6. No Alternative

    This is a real and valid reason why breaking bad habits is difficult. These habits could fulfill a need that may not be met any other way.

    Someone who has physical or psychological limitations, such as a disability or social anxiety, may find it hard to quit obsessive content consumption for better habits.

    Alternately, a perfectly healthy person may be unable to quit smoking because alternates are just not working out.

    Similarly, a person who bites their nails when anxious may be unable to relieve stress in any other socially accepted manner.

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    7. Stress

    As mentioned above, anything that stresses us out can lead to adopting and cementing an unhealthy habit.

    When a person is stressed about something, it is easy for bad habits to form because the mental resources required to fight them are not available[3].

    We often see a person who had previously managed to kick a bad habit fall back into the old ways because they felt their stress couldn’t be managed any other way.

    If you need some help reducing stress, check out the following video for some healthy ways to get started:

    8. Sense of Failure

    People looking to kick bad habits may feel a strong sense of failure because it’s just that difficult.

    Dropping a bad habit usually means changes in lifestyle that people may be unwilling to make, or these changes might not be easy to make in spite of the will to make them.

    Overeaters need to empty their house of unhealthy food, resist the urge to order in, and not pick up their standard grocery items from the store. Those who drink too much need to avoid the bars or even people who drink often.

    If such people slip even once with a glass of wine, or a smoke, or a bag of chips, they tend to be excessively harsh on themselves and feel like failures.

    9. The Need to Be All-New

    People who are looking to break bad habits feel they need to re-create themselves in order to break themselves of their bad habits, while the truth is the complete opposite.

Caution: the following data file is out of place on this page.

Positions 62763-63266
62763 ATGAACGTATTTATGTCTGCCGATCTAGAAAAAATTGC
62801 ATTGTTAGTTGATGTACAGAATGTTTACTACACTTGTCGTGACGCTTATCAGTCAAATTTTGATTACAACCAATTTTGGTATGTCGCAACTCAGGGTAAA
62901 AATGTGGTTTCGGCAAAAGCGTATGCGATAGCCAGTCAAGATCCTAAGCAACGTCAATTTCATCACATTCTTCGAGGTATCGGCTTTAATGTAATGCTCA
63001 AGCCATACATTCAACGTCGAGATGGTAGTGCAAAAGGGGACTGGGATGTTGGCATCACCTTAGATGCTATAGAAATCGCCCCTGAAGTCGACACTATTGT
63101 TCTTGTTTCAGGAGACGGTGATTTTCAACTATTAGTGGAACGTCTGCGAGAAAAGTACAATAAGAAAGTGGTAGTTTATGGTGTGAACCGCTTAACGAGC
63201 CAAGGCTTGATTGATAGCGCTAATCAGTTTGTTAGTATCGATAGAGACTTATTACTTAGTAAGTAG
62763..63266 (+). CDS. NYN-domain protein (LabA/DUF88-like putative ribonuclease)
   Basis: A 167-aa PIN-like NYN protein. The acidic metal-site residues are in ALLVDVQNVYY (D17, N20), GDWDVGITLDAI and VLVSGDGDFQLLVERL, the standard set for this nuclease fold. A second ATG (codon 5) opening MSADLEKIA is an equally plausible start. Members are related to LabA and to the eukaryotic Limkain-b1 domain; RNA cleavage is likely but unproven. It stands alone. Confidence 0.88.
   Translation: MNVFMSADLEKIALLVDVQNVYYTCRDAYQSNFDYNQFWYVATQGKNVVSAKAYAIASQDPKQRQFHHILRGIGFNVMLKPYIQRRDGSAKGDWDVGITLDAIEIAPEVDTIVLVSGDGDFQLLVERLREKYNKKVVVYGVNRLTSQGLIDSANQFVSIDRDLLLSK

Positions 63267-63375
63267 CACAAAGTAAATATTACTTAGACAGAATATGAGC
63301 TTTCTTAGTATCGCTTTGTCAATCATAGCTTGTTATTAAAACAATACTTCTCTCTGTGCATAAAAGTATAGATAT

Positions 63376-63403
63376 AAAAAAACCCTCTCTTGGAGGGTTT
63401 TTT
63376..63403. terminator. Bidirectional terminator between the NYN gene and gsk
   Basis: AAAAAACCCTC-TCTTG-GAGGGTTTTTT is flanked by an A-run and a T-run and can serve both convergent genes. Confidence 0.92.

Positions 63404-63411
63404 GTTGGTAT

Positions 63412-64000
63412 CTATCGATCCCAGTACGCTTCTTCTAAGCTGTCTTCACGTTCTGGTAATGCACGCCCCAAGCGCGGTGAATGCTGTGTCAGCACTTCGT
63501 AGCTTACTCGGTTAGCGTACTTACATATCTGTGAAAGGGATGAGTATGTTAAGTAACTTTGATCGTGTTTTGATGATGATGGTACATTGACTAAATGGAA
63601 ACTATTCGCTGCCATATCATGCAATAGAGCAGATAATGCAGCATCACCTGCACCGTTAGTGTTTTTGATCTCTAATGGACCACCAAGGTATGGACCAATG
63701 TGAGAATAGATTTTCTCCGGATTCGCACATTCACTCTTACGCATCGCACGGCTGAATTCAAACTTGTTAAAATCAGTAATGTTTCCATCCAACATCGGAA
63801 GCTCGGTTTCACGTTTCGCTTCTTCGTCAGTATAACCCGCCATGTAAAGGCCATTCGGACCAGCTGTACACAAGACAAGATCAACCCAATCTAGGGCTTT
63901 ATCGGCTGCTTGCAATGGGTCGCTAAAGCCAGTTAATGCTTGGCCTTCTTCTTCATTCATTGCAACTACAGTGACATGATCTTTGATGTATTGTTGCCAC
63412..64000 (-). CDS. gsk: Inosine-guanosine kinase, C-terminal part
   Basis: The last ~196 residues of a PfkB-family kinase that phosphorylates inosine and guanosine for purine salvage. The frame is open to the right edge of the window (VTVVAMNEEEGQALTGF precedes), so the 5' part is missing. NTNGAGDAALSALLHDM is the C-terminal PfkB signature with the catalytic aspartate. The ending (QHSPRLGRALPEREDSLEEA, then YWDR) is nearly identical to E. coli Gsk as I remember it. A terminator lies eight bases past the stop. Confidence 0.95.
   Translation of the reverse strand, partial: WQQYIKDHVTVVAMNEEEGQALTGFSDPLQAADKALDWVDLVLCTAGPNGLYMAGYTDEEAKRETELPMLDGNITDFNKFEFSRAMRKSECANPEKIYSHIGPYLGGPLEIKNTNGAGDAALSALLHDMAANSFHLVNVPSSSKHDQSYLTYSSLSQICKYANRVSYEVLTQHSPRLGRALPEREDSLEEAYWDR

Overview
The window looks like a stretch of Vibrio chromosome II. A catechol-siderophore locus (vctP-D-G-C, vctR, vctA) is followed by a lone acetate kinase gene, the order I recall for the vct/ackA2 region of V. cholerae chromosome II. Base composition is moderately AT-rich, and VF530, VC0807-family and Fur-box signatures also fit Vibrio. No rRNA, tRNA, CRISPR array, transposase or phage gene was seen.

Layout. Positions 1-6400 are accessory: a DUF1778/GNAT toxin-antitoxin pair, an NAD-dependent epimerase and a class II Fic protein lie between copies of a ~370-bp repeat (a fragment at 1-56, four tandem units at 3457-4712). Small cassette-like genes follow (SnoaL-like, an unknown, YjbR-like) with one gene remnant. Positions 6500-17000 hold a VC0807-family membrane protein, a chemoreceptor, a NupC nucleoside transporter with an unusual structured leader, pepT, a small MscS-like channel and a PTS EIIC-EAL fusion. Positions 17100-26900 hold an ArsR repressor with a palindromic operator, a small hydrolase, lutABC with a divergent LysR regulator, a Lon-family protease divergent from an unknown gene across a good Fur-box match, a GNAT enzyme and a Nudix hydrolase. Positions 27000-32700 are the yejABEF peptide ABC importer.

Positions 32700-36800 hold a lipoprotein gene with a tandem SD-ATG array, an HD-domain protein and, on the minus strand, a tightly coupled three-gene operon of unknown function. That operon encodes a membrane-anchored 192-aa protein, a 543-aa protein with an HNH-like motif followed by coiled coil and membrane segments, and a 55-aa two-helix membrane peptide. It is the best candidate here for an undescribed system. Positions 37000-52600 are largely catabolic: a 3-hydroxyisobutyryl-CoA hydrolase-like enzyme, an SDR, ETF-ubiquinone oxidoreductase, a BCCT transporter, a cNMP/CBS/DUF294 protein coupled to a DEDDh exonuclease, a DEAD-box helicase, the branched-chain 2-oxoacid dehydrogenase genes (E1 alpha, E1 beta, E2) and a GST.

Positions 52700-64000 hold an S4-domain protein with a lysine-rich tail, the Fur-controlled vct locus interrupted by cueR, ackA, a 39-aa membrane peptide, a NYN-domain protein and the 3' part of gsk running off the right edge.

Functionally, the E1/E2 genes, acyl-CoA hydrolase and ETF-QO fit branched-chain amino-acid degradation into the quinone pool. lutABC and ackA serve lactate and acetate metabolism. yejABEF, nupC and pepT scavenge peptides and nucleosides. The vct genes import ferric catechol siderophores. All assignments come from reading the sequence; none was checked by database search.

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    These people actually need to go back to who they were before they developed the bad habit and try to create good habits from there.

    10. Force of Habit

    Humans are creatures of habit, and having familiar, comforting outcomes for daily triggers helps us maintain a sense of balance in our lives.

    Consider people who are used to lighting up a cigarette every time they talk on the phone or eating junk food when watching TV. They will always associate a phone call with a puff on the cigarette and screen time with eating.

    These habits, though bad, are a source of comfort to them, as is meeting with those people they indulge in these bad habits with.

    Final Thoughts

    These are the main reasons why breaking bad habits is difficult, but the good news is that the task is not impossible. Breaking habits takes time, and you’ll need to put long-term goals in place to replace a bad habit with a good one.

    There are many compassionate, positive and self-loving techniques to kick bad habits. The internet is rich in information regarding bad habits, their effects and how to overcome them, while professional help is always available for those who feel they need it.

    More on Breaking Bad Habits

    Featured photo credit: NORTHFOLK via unsplash.com

    Reference

    [1] After Skool: Why Do Bad Habits Feel SO GOOD?
    [2] Psychology of Popular Media Culture: Social comparison, social media, and self-esteem.
    [3] Stanford Medicine: Examining how stress affects good and bad habits